cpl593H, Friday, 6 September 2019 21:04 (two weeks ago) link

I've never sought them out before, but here's a BT cut from their first album:

https://www.youtube.com/watch?v=HT4Hn4ckt5I

Produced by Mascis, with lead guitar by Mascis. It's kinda like ... the Bodeans with fuzz?

Josh in Chicago, Friday, 6 September 2019 21:04 (two weeks ago) link

"Somebody To Shove" is such a blatant Husker Du ripoff.

But yeah, I stand by my very small sample size of early-mid Soul Asylum live >>>>> early-mid Replacements live.

Jersey Al (Albert R. Broccoli), Friday, 6 September 2019 21:04 (two weeks ago) link

Buffalo Tom...I saw them open for MBV in 1992. Suffice to say the headliners were not troubled.

Ned Raggett, Friday, 6 September 2019 21:05 (two weeks ago) link

it reminds me that i have rarely (never?) actively liked a band that people claim sound like the replacements. or husker du for that matter. i only like the real ones.

This is true of almost any band comparison/recommendation, “they sound just like The Stones,” etc. Perhaps it oughta be a law, LL’s Law (LLL or L^3) maybe.

The Fearless Thread Killers (James Redd and the Blecchs), Friday, 6 September 2019 21:05 (two weeks ago) link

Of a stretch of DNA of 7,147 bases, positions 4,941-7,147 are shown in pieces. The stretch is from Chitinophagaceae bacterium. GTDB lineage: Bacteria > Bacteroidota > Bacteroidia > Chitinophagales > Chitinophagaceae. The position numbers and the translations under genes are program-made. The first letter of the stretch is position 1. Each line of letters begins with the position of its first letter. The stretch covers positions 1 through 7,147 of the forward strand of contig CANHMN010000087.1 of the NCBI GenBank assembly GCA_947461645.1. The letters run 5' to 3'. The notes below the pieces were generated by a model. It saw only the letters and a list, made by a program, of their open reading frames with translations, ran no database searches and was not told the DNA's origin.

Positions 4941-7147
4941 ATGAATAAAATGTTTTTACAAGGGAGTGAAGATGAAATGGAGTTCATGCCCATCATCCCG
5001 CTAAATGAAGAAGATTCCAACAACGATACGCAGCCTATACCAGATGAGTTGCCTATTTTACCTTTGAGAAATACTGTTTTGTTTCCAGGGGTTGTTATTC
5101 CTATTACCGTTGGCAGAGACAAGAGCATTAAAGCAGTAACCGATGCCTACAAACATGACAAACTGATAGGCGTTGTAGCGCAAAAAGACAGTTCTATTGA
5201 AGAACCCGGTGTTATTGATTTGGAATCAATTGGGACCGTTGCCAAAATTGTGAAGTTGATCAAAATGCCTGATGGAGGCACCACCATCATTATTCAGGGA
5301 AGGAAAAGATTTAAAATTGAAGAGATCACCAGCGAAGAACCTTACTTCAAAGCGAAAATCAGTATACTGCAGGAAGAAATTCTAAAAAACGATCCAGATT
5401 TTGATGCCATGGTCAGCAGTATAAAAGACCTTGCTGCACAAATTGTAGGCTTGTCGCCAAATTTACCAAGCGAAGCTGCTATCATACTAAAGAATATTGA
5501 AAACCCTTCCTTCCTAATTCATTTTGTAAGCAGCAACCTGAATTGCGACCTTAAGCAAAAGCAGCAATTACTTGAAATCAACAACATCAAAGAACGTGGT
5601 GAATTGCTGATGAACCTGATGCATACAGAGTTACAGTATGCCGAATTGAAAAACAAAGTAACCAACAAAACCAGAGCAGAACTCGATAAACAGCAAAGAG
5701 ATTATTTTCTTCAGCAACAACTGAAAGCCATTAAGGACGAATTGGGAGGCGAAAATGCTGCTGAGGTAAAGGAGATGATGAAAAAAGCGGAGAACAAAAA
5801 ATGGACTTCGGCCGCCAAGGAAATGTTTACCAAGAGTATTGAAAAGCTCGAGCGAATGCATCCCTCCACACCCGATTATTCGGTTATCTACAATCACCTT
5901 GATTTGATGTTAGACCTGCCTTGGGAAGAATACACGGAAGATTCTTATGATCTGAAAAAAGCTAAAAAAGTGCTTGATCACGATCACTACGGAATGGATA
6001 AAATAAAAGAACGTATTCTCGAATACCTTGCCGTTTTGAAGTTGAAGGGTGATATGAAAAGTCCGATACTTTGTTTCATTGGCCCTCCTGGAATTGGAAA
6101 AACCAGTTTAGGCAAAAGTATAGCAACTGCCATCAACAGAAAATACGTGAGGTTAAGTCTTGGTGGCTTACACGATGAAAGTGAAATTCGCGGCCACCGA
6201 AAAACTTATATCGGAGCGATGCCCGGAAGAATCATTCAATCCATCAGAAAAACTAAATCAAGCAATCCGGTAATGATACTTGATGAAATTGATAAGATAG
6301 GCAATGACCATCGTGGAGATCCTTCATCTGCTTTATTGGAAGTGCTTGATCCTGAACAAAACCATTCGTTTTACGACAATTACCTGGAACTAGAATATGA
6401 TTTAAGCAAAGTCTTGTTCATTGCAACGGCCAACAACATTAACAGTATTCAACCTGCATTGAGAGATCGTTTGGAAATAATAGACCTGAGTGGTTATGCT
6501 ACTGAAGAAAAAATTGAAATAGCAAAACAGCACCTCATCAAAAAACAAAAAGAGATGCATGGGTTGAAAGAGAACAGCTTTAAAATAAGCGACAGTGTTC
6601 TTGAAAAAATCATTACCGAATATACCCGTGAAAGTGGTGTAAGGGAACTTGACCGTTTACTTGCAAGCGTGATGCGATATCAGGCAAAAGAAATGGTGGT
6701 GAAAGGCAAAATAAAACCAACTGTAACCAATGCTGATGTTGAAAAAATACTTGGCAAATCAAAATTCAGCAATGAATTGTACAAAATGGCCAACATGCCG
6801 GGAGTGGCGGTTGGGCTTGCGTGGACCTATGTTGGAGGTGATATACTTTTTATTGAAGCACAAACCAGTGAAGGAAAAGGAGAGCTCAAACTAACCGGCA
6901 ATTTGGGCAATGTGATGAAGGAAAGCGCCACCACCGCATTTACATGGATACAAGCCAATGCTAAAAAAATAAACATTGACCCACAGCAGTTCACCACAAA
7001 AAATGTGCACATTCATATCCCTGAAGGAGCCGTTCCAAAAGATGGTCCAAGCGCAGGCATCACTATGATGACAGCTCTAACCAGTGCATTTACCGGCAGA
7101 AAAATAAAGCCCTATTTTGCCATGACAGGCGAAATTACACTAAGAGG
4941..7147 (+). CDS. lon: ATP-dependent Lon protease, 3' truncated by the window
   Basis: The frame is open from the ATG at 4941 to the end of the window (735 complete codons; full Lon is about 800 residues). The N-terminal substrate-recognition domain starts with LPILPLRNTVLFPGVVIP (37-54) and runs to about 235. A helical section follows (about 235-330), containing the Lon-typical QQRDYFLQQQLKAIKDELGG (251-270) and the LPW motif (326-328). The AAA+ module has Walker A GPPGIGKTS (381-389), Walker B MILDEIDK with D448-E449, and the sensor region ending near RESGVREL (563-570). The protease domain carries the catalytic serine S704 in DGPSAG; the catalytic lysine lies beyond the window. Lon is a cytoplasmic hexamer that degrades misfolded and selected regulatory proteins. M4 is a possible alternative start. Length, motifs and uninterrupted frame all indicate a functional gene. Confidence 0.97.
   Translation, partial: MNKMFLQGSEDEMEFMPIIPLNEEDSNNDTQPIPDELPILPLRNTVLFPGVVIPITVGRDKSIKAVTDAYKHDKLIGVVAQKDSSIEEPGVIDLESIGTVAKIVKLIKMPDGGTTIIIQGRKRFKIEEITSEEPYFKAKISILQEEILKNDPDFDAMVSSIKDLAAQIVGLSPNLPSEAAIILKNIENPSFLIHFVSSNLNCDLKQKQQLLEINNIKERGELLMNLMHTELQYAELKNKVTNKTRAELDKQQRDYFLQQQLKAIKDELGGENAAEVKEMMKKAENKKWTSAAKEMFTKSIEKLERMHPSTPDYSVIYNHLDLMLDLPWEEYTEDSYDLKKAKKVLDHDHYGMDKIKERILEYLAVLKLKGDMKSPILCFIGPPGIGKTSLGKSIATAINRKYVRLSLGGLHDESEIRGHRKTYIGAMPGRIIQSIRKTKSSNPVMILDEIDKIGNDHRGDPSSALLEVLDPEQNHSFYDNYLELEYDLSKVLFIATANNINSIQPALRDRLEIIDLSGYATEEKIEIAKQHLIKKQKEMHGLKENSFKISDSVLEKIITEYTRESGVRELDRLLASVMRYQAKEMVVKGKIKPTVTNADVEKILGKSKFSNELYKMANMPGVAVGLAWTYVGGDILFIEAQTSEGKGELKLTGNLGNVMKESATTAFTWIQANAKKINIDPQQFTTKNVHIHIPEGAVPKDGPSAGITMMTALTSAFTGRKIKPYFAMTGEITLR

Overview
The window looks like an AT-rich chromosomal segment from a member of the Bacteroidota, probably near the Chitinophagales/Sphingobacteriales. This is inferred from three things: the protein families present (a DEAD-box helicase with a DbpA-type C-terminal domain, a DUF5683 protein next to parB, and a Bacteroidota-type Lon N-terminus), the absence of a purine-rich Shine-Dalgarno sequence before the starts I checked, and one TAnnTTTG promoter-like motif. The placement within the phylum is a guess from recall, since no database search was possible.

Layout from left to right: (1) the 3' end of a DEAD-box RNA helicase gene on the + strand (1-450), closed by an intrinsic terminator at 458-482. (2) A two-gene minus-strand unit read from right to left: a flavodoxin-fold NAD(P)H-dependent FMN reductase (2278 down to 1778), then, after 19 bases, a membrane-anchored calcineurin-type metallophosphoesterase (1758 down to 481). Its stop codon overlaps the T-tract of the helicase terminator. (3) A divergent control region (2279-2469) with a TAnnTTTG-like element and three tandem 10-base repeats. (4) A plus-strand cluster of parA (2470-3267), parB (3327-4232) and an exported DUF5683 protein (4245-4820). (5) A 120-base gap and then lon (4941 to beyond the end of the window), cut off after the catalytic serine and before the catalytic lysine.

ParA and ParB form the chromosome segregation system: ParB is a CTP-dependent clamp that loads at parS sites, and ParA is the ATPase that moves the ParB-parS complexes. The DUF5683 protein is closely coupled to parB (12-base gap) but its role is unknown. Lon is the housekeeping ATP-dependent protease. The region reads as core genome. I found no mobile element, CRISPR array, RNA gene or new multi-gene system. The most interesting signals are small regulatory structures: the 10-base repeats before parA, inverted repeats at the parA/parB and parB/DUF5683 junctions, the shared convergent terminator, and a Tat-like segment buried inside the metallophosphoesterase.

xpost But see, the very fact they would even open for MBV reveals how they were perceived at the time.

Josh in Chicago, Friday, 6 September 2019 21:08 (two weeks ago) link

Don’t think I ever saw any group with Buffalo in the name live, but I believe I preferred the recordings, including live ones, of Grant Lee Buffalo or their leader solo.

The Fearless Thread Killers (James Redd and the Blecchs), Friday, 6 September 2019 21:08 (two weeks ago) link

Re: Buffalo Tom— I like that Sunflower Suit song

Muswell Hillbilly Elegy (President Keyes), Friday, 6 September 2019 21:09 (two weeks ago) link

I am now google imaging Dave Pirner's current hair situation.

Yerac, Friday, 6 September 2019 21:10 (two weeks ago) link

unshampooed.

by the light of the burning Citroën, Friday, 6 September 2019 21:11 (two weeks ago) link

i can't imagine the lightning storm of privilege that led to the cheese curds in buffalo tom opening for MBV

weird woman in a bar (La Lechera), Friday, 6 September 2019 21:11 (two weeks ago) link

And they were the middle band on the bill. The actual opener openers were Yo La Tengo.

Ned Raggett, Friday, 6 September 2019 21:13 (two weeks ago) link

I saw Buffalo Tom as one of the openers for The Lemonheads.

Yerac, Friday, 6 September 2019 21:16 (two weeks ago) link

my not-liking bands that were compared to the replacements might have started with goo goo dolls!? i went to some radio showcase show my senior year of high school where they played and i was like ok let's see hopefully they're good